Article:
is terribly upset, and according to office Steve Osborn (given access to an op-ed at NYT terribly sensitive too.
The gestures of protest by many officers toward Mayor Bill de Blasio — including turning their backs to him when he appeared at both officers’ funerals — have been characterized in some quarters as squandering the credibility of the department and reeking of self-pity.
To put it VERY mildly.
When I hear this sort of thing, my blood pressure goes through the roof.
Poor baby! Do you have some Trismterene pills for that?
Mr. de Blasio is more than any other public figure in this city responsible for feelings of demoralization among the police. It did not help to tell the world about instructing his son, Dante, who is biracial, to be wary of the police,
It does not help that he HAS to do that for reasons you and your pack of racist hitmen well know.
or to publicly signal support of anti-police protesters (for instance, by standing alongside the Rev. Al Sharpton, a staunch backer of the protests).
OMG! Al Sharpton! A walking talking “Third Rail”!
Al Sharpton does not rule the world. He has les power than a Jersey stripper.
If there is any self-pity involved, which I doubt, it is only because we lack respect from our elected officials and parts of the media. It has taken two dead cops for some people to take a step back and realize what a difficult job cops have.
It has taken many more dead black teenagers for the protesters you deride (white and well as black) to realize that your murder practices must be challenged. And ended.
Most cops I know feel tired of being pushed to do more and more, and then even more. More police productivity has meant far less crime, but at a certain point New York began to feel like, yes, a police state, and the police don’t like it any more than you do. Tremendous successes were achieved in battling crime and making this city a much better place to live and work in and visit. But the time has probably come for the Police Department to ease up on the low-level “broken-windows” stuff while re-evaluating the impact it may or may not have on real, serious crime. No one will welcome this more than the average cop on the beat, who has been pressed to find crime where so much less of it exists.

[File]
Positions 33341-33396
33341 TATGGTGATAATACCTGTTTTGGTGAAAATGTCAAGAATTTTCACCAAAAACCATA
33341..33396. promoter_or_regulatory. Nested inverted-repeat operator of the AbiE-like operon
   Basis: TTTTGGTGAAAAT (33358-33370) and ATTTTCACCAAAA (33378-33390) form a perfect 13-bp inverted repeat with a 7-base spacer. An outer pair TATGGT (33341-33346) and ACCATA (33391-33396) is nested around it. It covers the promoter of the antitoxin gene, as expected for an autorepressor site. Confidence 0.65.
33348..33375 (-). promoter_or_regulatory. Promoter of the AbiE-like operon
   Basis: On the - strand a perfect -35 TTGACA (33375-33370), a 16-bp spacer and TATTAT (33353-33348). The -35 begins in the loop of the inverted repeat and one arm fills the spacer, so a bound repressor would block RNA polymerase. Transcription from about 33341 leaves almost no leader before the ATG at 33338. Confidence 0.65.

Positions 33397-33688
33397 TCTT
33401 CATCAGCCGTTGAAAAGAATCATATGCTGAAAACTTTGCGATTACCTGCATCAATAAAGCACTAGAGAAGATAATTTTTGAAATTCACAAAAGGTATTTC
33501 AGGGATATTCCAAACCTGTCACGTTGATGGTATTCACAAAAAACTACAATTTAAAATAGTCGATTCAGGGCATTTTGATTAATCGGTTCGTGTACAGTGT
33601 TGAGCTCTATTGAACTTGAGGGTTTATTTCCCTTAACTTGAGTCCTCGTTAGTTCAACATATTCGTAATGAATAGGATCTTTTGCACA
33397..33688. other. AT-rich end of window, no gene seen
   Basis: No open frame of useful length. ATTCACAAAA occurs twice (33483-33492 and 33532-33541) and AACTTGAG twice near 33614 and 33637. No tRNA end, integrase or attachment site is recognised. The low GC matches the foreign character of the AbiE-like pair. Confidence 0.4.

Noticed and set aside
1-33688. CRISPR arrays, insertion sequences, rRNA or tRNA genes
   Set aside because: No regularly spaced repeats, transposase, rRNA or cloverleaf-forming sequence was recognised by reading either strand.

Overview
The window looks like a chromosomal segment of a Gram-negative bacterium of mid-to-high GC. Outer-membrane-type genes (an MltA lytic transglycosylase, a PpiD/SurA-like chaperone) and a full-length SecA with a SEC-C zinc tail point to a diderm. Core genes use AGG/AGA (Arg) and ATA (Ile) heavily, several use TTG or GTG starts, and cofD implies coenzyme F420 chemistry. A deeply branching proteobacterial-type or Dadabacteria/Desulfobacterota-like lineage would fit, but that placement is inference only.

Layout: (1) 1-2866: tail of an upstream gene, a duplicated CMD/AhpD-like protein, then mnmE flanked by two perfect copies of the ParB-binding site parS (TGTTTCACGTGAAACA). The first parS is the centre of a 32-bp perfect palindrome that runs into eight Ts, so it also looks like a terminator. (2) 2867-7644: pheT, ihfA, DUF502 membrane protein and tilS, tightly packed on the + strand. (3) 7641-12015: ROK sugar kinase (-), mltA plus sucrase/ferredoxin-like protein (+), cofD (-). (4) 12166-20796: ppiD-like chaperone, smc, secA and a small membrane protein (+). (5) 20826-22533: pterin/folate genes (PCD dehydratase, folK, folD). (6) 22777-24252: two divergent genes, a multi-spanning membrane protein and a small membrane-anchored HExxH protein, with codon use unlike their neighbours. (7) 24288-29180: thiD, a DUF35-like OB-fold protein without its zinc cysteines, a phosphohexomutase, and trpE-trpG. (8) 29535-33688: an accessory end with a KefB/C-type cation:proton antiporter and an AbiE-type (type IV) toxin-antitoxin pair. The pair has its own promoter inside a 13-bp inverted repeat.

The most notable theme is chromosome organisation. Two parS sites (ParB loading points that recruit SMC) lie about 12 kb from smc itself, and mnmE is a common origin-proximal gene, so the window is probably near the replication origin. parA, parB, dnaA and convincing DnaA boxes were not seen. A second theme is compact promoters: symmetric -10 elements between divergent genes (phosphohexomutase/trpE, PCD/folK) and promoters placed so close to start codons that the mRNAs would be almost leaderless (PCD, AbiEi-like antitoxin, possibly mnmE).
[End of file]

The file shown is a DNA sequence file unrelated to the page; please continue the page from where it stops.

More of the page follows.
Unfortunately this will require a mayor with far more finesse and political savvy and credibility with law enforcement than Mr. de Blasio appears to have. His statement on Monday that the New York City Police Department is the greatest in the world came too late. He should have been acknowledging our accomplishments months ago, instead of aligning himself with grandstanding opportunists. His words and actions before the killings of Officers Liu and Ramos showed a contempt for the police all too common on the left, and it is this contempt that the officers who have turned their backs to him are responding to.
Yes, the murder of Eric Garner was executed with no end of finesse — all the way to the Grand Jury.
But New York City must be governed and its citizens protected, and that means that the Police Department and the mayor will have to find a way to get along. The divide between us is now vast and bitter. For the healing to begin, Mr. de Blasio must find a way to sound like he actually means it when he compliments us and to follow that up with concrete actions that demonstrate respect and true understanding.
Until then he’ll continue to be speaking to a lot of backs in blue.
And you must find a way to sound like you actually mean it when you say ANYTHING AT ALL. You’re all a bunch of lying murderous thugs who deserve to die like the lying murderous thugs that you are.
And I say that with love, because–
That’s a promise.